[dns-operations] Another whitepaper on DDOS
mike at mikejones.in
Tue Feb 26 21:36:42 UTC 2013
On 26 February 2013 19:45, Tony Finch <dot at dotat.at> wrote:
> Vernon Schryver <vjs at rhyolite.com> wrote:
>> > From: Tony Finch <dot at dotat.at>
>> > In addition to vjs's points, note that DNSSEC makes theft of a domain
>> > even more visible because it is likely to cause horrible breakage for
>> > validating users.
>> I didn't mention those alarms, because I assumed the domain was
>> stolen at the registrar or in the registry so that glue and DS
>> records would be corrected by the adversary.
> I assumed that too :-) It's a common problem (see Educause recently...)
> The problem occurs because it is likely for caches to contain different
> parts of the validation chain (DS from parent, DNSKEYs and RRSIGs from
> child) from before and after the hack.
What if you add your server to the delegation, and either leave one of
their servers in the list or clone their zone and host that on a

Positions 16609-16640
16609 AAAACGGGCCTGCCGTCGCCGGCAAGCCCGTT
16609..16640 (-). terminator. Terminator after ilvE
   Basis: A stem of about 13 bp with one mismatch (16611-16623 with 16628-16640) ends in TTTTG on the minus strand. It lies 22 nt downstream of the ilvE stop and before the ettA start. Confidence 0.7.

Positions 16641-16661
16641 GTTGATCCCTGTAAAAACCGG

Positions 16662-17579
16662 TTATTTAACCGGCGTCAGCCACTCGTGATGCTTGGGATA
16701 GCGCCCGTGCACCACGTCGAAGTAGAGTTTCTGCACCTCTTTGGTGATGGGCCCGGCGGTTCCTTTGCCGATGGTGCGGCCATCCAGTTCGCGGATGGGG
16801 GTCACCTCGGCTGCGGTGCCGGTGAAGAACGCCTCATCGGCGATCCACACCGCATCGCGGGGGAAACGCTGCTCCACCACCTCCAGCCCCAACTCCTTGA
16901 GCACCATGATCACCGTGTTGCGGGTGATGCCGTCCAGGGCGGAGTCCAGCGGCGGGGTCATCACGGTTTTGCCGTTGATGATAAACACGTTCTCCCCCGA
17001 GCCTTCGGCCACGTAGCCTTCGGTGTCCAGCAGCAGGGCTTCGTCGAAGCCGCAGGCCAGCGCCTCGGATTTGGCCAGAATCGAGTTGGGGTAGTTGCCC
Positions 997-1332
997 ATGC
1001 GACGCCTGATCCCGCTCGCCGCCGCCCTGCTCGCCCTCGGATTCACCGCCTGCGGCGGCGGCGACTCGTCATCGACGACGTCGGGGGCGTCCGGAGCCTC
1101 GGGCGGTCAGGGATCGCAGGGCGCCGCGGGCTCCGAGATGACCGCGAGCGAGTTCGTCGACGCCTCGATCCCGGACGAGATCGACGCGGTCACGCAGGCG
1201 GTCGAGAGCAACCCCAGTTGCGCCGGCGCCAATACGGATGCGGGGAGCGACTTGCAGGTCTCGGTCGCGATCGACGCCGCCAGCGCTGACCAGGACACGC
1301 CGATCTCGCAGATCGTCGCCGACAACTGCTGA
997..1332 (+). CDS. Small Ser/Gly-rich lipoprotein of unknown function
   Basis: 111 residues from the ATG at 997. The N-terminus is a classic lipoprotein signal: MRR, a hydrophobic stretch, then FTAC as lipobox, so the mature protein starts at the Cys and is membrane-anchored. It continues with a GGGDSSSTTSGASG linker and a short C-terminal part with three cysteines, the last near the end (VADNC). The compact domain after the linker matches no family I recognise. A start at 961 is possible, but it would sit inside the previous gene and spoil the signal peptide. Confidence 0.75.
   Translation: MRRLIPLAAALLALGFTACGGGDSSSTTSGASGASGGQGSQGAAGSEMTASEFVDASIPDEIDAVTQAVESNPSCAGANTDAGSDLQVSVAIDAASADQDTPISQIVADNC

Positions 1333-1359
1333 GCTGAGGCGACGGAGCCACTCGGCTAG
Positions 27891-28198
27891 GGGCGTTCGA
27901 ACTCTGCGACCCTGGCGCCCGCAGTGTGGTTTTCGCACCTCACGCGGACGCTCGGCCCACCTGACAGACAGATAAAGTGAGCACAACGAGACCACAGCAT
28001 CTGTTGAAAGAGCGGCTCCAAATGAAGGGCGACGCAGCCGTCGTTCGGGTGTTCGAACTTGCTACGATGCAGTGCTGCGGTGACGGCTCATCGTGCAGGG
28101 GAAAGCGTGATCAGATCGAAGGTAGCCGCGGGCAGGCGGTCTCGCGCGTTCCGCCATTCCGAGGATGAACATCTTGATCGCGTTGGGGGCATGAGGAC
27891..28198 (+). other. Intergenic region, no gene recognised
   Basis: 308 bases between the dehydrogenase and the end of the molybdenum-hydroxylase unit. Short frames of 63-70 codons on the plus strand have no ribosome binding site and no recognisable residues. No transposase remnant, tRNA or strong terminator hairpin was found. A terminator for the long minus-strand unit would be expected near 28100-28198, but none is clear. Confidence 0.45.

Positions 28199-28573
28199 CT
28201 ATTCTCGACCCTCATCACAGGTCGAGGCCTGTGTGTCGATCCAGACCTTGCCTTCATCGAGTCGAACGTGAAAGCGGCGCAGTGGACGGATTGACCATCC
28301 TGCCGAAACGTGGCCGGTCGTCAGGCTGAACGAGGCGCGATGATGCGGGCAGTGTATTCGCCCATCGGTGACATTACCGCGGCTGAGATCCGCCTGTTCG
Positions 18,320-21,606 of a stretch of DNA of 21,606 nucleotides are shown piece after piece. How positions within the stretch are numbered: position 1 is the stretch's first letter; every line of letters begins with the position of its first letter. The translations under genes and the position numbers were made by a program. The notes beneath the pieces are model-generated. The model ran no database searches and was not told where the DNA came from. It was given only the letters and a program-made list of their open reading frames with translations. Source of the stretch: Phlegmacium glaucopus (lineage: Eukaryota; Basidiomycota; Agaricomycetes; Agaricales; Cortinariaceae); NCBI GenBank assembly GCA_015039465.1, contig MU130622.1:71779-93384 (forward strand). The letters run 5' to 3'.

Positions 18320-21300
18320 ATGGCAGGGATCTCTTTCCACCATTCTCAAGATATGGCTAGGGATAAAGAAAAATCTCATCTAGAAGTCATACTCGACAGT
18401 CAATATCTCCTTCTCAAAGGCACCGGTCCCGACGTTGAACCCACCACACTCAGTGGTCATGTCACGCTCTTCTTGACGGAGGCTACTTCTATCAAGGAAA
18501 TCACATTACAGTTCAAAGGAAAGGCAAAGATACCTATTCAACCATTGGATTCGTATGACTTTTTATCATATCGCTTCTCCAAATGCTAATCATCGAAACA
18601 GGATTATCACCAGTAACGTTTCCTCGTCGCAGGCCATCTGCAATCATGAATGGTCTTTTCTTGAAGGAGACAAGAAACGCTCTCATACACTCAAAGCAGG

separate server? Resolvers with the old keys cached will only take
answers from the old servers. Resolvers that have refreshed and got
the new keys will only take answers from the new servers. This gives
you a 'transition period' where you can't attack everyone yet, but you
should be able to selectively attack the ones that have the new key
set without causing any disruption to ones that don't.
Does that idea sound viable? I would like to pre-empt anyone calling
this a flaw with DNSSEC though as DNSSEC is not meant to protect
against someone who can submit new keys for your domain.
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